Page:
Don’t follow this advice Featured

9:55am EDT July 22, 2002

Companies are working overtime to put in place intranets, local networks set up within a company for employees; and extranets, internal computer networks available to select outside users.

But in their haste to get some system — any system — in place, many aren’t considering all the angles. To help you get it right the first time, here are 10 common misperceptions and mistakes to avoid making in setting up your company’s intranets and extranets.


1. It’s all in how it looks. The actual content doesn’t really matter.

“Content is king,” says Sam Keller, CEO of Kelltech, an Independence-based company specializing in content management systems. Intranets and extranets are “used much more frequently that a Web site and have to be just as fun and exciting as a Web site to keep you coming back. Companies set up an intranet, then wonder why internal use has dropped off. If content isn’t fresh and valuable, no one wants to go there.”


2. You can save money by using old equipment.

Many companies want to “retain old equipment and old technology and adjust it to the new standards,” says Alex Desberg, marketing director of Bright.net Internet Providers, a Doylestown-based company based which recently opened a Cleveland office. “People try to salvage three- or four-year-old machines,” often spending more money to upgrade than they would have to replace old equipment.

Many figure if the old equipment still works, why upgrade?

“They don’t want to change it,” Desberg says. “It works, why look at something else? Because it just doesn’t work as well.”

Dale Malick, marketing director and co-owner of Malick Peterson Productions Inc. in Akron, adds, “It will cost you some money up front, but the money you put into it will pay itself back in the very near future.”


3. You can have a system up and running tomorrow.

Without planning, a company will inevitably be disappointed.

“The more time you put into it, the more you’re going to get out of it,” Desberg says.

Too often, companies are excited about setting up a system, then disappointed when it doesn’t bring the expected results.

“You can’t build a house on sand,” Keller says. “It’s such an emotional process. People are so excited, but every step has to be checked and doubled checked. Start collecting e-mail addresses and profiles of your accounts, and you’re that much closer.

Malick suggests starting slowly.

“That gives clients the ability to take it in small steps, then take it to the next level,” Malick says. “They can grow into it and see results. They can see the benefits of stage one, then move on to stage two and stage three.”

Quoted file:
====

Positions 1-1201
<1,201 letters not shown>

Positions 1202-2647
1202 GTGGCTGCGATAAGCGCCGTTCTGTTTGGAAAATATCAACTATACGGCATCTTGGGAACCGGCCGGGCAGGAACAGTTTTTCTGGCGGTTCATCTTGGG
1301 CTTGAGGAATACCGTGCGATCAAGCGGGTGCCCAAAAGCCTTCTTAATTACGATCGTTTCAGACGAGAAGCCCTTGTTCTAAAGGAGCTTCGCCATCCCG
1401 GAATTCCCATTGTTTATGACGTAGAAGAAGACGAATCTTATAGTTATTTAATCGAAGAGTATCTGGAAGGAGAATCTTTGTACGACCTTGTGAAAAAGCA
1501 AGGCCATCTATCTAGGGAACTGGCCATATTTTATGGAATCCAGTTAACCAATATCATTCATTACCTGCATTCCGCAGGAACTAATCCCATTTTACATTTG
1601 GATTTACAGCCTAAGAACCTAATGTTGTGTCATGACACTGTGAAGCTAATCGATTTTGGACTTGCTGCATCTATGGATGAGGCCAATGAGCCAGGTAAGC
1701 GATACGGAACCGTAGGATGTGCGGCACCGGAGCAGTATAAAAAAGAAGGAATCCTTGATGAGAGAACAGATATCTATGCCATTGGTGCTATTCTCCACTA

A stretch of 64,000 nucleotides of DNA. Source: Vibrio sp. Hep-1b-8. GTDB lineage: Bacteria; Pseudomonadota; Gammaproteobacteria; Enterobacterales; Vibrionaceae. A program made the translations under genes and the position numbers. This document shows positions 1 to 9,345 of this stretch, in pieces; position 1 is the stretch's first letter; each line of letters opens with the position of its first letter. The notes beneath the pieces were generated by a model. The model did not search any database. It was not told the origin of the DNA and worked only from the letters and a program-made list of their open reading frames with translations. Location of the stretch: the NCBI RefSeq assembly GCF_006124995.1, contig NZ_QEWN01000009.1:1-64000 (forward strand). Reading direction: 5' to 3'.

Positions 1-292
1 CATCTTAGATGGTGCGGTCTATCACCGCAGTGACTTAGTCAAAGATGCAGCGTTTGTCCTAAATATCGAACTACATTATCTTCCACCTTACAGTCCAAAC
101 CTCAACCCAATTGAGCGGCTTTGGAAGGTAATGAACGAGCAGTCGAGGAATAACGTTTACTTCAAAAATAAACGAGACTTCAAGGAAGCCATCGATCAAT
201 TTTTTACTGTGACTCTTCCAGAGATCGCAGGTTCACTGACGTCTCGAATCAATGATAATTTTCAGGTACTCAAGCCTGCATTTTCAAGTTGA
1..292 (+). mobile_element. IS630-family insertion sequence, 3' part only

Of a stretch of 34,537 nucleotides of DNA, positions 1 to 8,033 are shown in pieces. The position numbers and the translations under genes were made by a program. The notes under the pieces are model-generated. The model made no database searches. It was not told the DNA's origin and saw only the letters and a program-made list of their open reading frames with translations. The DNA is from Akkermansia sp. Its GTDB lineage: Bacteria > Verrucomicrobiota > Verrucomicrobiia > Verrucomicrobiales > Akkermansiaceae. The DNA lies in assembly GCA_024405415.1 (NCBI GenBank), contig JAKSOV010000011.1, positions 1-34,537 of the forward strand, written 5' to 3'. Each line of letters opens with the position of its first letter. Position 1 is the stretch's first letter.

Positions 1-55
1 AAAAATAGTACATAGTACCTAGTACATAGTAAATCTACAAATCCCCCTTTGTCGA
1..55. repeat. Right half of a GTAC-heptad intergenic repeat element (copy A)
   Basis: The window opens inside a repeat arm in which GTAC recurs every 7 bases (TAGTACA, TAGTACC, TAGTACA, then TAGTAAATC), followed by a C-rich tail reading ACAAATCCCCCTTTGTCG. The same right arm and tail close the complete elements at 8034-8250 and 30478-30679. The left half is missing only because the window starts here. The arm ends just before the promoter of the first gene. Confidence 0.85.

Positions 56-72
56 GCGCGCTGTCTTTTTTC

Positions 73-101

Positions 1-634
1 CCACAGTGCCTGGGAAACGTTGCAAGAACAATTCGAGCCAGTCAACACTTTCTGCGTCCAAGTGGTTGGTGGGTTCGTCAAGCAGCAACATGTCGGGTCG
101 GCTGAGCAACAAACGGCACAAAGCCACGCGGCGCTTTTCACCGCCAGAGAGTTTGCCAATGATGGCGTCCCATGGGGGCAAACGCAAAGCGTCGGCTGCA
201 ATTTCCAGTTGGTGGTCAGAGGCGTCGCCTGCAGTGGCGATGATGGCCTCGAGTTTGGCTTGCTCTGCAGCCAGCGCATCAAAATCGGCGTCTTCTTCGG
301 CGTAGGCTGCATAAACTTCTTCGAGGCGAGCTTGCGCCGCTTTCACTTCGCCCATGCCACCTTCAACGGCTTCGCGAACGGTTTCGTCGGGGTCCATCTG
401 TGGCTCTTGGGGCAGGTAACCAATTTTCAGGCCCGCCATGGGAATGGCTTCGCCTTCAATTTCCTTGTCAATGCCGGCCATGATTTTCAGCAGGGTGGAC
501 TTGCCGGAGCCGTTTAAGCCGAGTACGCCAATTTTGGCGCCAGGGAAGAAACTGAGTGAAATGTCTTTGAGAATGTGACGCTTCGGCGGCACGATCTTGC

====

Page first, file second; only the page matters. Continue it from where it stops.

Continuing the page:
4. You can’t predict the future, so base your system on your needs today.

Companies buy equipment to meet the needs of today’s 10 employees, but “don’t realize that they’re growing and in six months they’re going to have 20 people,” Desberg says. “Instead of spending a little extra money now, they lock themselves in. In six months, they realize they could be (doing more), and their system has no upgradability.”

And buying discounted equipment to save a few dollars is a big mistake.

“It’s an upgrade over what they have, but they’re saving $100 on something that went out of date last week,” Desberg says.

Malick adds that companies are best served by equipment and services that can be easily taken to the next level.


5. Find a great provider, and let go.

Stay involved in the development process. Keller says many companies fail to commit the time and resources to do it right.

“They don’t realize that they have to sit down and understand the fulfillment process, how to manage the content to keep it fresh,” Keller says.

Adds Desberg, “It becomes a great educational process.”


6. Don’t know your audience? It doesn’t really matter.

Failing to clearly identify your audience can sink your site.

“You need to understand who’s interested in what,” Keller says. Suppliers accessing an extranet need information in a timely manner. Employees accessing an intranet need a reason to keep coming back.


7. Make the site easily accessible.

Extranets should be difficult to find, so only those who have a reason to be there end up there.

“You want it to be buried under a rock so anyone who find the site is qualified to be there,” Keller says


8. Make your site applicable to anyone and everyone.

Instead of setting up a general extranet site, target wholesalers and customers individually.

“You can dynamically generate a site for that particular resaler,” Keller says. “People don’t realize you can be that specific.”


9. Find a cheap provider and go with it.

“Look out for cheap, quick solutions,” Keller says. “There’s no such thing. To implement takes a long period of time.”

Desberg recommends hiring a provider because it is the best one to meet your company’s needs, not because it’s the cheapest.


10. You can get a better deal if you sign a long-term contract.

Signing an extended contract may be a mistake.

“Talk about slitting your wrists,” Desberg says. “Technology is changing so quickly.” Bright.net sees clients now who “should have been out of (their current) technology 18 months ago,” but were locked into contracts.

“Why would you shackle yourself if you know it’s going to change?”